Those familiar with my articles and posts on the Liverpool page of Bleacher Report will know I am a huge fan of Kenny Dalglish. I always have been.
As a player that replaced my very first Liverpool hero, Kevin Keegan, Dalglish has a special place in my football heart; the same can be said for many Reds fans.
His exploits as our most famous and successful No. 7 are legendary. His unassailable status as a Liverpool legend were cemented as he moved on to manage the Reds to three league titles and two FA Cups. His return to the Liverpool dug out after Roy Hodgson's departure in January 2011 was exactly what the Reds needed.
Dalglish plugged the leaks to a ship taking on water rapidly and became its rudder once it stabilised. He was the steadying calm influence that the club needed.
Liverpool needed the hand of an experienced Liverpool man to bring the club back to its roots and begin what was an inevitable re-building programme.
Dalglish signed young players of great promise that would provide the Reds with quality that has not been evident up 'til now, but may well yet pay dividends in seasons to come.
Much has been written of the mistakes that these signings are. Without dwelling on this aspect of his latest tenure at the helm of Anfield, there are other reasons to why Dalglish should now step aside.
Always maintaining that the interests of the club are higher than his own, Dalglish cannot hide from the fact that remaining as Liverpool manager into next season would be contradicting himself.
Dalglish has taken Liverpool Football Club as far as he can take it and it is time to pass custodianship of his beloved Reds on to another. Whom that could or should be is a question for another day, but Liverpool need fresh ideas.
The Scot will point to the extraordinary number of times that Liverpool have hit the woodwork in games this season, and even if half of those have been the other side of the post or bar, Liverpool could well be in the mix challenging for Champions League places.
Despite this statistic, Liverpool's tactics, lineups and substitutes have been questionable this season. The latest of which was the exclusion of Liverpool man of the match Andy Carroll in the FA Cup final.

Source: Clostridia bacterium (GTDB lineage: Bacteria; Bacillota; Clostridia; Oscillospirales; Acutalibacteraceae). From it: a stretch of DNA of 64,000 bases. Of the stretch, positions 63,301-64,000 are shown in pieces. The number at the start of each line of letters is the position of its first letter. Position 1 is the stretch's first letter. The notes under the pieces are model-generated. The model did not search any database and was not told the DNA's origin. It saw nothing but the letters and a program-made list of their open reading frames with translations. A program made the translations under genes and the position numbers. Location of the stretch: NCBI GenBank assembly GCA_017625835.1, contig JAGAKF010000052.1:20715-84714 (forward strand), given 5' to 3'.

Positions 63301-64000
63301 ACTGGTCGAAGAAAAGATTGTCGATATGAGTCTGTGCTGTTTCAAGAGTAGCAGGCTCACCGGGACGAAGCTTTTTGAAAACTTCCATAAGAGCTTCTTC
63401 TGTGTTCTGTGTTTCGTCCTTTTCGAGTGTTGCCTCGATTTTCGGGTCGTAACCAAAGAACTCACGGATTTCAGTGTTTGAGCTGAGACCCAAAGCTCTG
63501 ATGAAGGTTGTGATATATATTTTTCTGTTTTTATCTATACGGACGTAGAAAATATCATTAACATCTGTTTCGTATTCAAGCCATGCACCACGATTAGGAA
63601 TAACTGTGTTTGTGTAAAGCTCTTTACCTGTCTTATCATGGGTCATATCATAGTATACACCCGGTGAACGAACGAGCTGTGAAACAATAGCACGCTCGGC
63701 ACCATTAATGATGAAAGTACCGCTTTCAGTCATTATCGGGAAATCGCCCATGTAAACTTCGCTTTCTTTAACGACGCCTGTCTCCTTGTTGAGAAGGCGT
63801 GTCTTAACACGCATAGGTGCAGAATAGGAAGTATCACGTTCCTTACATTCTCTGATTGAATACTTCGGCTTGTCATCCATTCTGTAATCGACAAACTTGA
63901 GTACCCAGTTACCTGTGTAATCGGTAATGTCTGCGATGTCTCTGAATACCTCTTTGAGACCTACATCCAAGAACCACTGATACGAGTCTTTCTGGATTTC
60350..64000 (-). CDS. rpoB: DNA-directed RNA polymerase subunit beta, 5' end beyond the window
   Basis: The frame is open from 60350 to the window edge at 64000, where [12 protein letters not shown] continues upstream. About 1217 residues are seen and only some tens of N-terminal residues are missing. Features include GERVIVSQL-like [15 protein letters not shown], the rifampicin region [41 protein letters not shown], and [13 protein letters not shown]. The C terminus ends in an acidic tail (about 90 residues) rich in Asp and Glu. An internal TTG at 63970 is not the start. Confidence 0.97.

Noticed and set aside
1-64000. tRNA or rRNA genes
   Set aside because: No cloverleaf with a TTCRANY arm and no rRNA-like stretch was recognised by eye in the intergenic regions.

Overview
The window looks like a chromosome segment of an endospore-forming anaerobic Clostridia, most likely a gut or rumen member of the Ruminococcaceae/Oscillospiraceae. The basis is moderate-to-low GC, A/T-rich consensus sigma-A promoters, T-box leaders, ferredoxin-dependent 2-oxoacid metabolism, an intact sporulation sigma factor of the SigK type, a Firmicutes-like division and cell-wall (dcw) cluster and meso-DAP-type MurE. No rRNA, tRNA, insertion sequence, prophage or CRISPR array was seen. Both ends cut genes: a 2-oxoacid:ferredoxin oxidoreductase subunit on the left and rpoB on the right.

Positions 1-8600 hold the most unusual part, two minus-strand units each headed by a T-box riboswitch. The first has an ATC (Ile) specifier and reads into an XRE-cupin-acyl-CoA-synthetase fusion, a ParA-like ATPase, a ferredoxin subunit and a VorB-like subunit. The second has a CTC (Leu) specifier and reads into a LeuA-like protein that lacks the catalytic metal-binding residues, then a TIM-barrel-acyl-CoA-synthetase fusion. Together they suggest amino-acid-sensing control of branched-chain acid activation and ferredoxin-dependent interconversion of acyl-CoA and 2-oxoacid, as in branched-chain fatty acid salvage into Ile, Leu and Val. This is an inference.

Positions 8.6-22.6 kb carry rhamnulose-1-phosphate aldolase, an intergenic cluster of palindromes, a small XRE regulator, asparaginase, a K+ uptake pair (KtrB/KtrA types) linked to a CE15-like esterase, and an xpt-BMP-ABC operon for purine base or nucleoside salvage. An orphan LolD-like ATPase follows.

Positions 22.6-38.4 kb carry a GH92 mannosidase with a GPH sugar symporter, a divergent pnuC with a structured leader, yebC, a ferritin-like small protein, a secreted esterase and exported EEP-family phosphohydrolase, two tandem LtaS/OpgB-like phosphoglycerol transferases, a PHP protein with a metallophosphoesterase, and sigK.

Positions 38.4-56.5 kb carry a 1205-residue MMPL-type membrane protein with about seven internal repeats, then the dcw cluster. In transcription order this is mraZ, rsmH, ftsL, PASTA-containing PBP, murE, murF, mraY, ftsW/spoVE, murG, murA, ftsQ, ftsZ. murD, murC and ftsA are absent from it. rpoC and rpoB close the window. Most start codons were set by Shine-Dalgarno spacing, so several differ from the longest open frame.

Carroll's confidence has grown as the minutes he has spent on the pitch have increased.
Liverpool's attack against Chelsea was easily snuffed out by their powerful defenders, and it was not until the big man's introduction into the final that the Reds started to look threatening. Surely Carroll should have been in the starting line up.
Carroll played like a man with a point to prove to his manager. To him, it would have felt like the Dalglish did not have enough confidence in the striker. If Carroll is to be nurtured and developed, he needs playing time, especially in big matches.
Tactics and strategy comes from the manager; despite Steve Clarke being at his side, it is Dalglish that makes the decisions and, sadly, on numerous occasions this season he has come up short.
Much has been said of Dalglish not being in touch with the modern game and that his experience is outdated. Times have changes, as has the game of football, but at the time of his appointment Dalglish was what Liverpool needed.
Nearly a year and half on from that time, the Reds' requirements have changed and moved on.
No longer is a steadying of the ship that is needed. It now needs an unfurling of its sails and Dalglish, it seems, does not have his hands on the ropes.
The Liverpool legend may yet still have so much to offer the club in other senior management roles.
Dalgish will forever be loved by Liverpool fans and none would like to see him being asked to leave. He should do the honourable thing now and put his words into actions. It would serve the club better if he resigned his position as Liverpool manager.
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